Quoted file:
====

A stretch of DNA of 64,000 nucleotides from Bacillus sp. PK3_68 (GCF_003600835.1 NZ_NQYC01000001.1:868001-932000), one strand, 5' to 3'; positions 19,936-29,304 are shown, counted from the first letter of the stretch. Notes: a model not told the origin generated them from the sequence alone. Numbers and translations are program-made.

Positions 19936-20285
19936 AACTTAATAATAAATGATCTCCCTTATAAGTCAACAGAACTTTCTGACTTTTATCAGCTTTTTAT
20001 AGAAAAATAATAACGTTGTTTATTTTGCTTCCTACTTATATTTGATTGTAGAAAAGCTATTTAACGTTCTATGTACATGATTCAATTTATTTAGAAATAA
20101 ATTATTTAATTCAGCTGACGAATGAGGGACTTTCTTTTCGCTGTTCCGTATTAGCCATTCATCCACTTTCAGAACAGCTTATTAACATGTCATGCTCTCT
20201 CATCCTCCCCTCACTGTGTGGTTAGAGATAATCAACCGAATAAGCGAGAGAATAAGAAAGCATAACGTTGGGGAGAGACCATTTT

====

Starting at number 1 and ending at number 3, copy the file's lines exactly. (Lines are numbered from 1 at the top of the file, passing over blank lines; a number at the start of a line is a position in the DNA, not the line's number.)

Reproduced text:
A stretch of DNA of 64,000 nucleotides from Bacillus sp. PK3_68 (GCF_003600835.1 NZ_NQYC01000001.1:868001-932000), one strand, 5' to 3'; positions 19,936-29,304 are shown, counted from the first letter of the stretch. Notes: a model not told the origin generated them from the sequence alone. Numbers and translations are program-made.

Positions 19936-20285
19936 AACTTAATAATAAATGATCTCCCTTATAAGTCAACAGAACTTTCTGACTTTTATCAGCTTTTTAT